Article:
Fed independence is crucial even in a low inflation environment

In their seminal work on central bank independence and macroeconomic performance, Alberto Alesina and Lawrence Summers (1993) showed that central banks that are politically influenced were more likely to conduct policies that would lead to “high and variable inflation."

Further, while reviewing 16 Organization for Economic Cooperation and Development economies, they showed that countries with independent central banks generally had lower inflation without “suffering any output or employment penalty." As such, central banks acting outside of the political sphere of influence would be most desirable in any country.

However, in a world where inflation appears to have become anchored at low levels, one could argue that central bank independence is no longer essential, and that we shouldn’t put as much emphasis on this tenet of monetary policy. This would be a mistake.

At the 350th anniversary of the Riksbank, Sweden’s central bank, Fed Chair Powell addressed the issue of “public transparency and accountability of central banks in a time of intense scrutiny and declining trust in public institutions."

His speech highlighted the importance of central bank independence in the wake of the global financial crisis and at a time when trust in public institutions is at historic lows.

While current conditions are very different from those of the 1970s, we must not forget that the premise of central bank independence rests on the advantage of insulating monetary policy from short-sighted political objectives.

While inflation expectations are currently well anchored, history shows us that a pervasive lack of central bank independence can rapidly, and without warning, lead to rising inflation and economic instability.

As Powell stated, the key reason why most central banks are given this independence is to “safeguard against political interference.” This provides central bankers with the ability to determine what actions to pursue to achieve the central banks’ mandated objectives.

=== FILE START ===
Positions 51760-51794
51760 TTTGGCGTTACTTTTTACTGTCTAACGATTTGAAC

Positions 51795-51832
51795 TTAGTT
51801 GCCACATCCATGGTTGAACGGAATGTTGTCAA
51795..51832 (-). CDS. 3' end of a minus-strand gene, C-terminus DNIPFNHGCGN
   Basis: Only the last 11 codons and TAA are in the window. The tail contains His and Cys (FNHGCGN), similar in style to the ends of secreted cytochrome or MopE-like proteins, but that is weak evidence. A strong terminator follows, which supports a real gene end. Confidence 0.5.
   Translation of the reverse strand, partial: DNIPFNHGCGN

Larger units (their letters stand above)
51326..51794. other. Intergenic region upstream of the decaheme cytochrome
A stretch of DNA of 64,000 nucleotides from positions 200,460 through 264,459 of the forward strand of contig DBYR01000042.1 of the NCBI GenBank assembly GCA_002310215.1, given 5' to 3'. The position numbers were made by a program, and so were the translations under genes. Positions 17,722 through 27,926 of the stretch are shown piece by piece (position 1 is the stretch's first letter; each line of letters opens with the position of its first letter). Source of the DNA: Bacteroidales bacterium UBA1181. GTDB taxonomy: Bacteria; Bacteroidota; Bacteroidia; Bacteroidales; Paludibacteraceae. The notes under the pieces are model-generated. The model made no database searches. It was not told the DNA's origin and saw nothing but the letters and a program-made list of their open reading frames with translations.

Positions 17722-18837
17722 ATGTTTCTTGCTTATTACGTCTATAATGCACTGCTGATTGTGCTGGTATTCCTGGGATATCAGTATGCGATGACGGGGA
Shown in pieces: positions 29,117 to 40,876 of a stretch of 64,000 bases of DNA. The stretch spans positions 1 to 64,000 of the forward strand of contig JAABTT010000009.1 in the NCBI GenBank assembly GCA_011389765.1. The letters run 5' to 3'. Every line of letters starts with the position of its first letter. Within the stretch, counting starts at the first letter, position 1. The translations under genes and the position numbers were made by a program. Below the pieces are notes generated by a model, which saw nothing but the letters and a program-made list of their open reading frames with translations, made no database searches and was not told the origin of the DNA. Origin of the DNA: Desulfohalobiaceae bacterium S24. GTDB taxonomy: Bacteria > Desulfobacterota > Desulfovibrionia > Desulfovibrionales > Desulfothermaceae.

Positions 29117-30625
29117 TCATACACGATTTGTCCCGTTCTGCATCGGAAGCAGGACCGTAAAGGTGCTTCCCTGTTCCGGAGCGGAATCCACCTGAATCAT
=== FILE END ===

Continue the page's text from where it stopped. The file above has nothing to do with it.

In the case of the Fed, Congress determined via the 1977 Federal Reserve Act that the Federal Reserve’s statutory objectives were “maximum employment, stable prices and moderate long-term interest rates."

This political independence allowed the Fed to respond aggressively to the deteriorating economic conditions of the last crisis, and act swiftly to alleviate the collapse of financial intermediation.

Without this instrument independence, the Federal Reserve would likely have been too slow and too bureaucratic to implement counter-cyclical policies, and the recession would most likely have been deeper and longer than it was.

In all, it is clear to see that central bank independence is, and must remain a guiding principle for monetary policy. While low inflation in advanced economies may lure us into a false sense of comfort, the U.S. experience of the 1970s should remind us that political influence on central banks can have dire consequences for an economy.

Gregory Daco is the chief U.S. economist for Oxford Economics, a firm that provides research on major economies, the emerging markets, commodities, industrial sectors, global economics, global industry, cities and regions.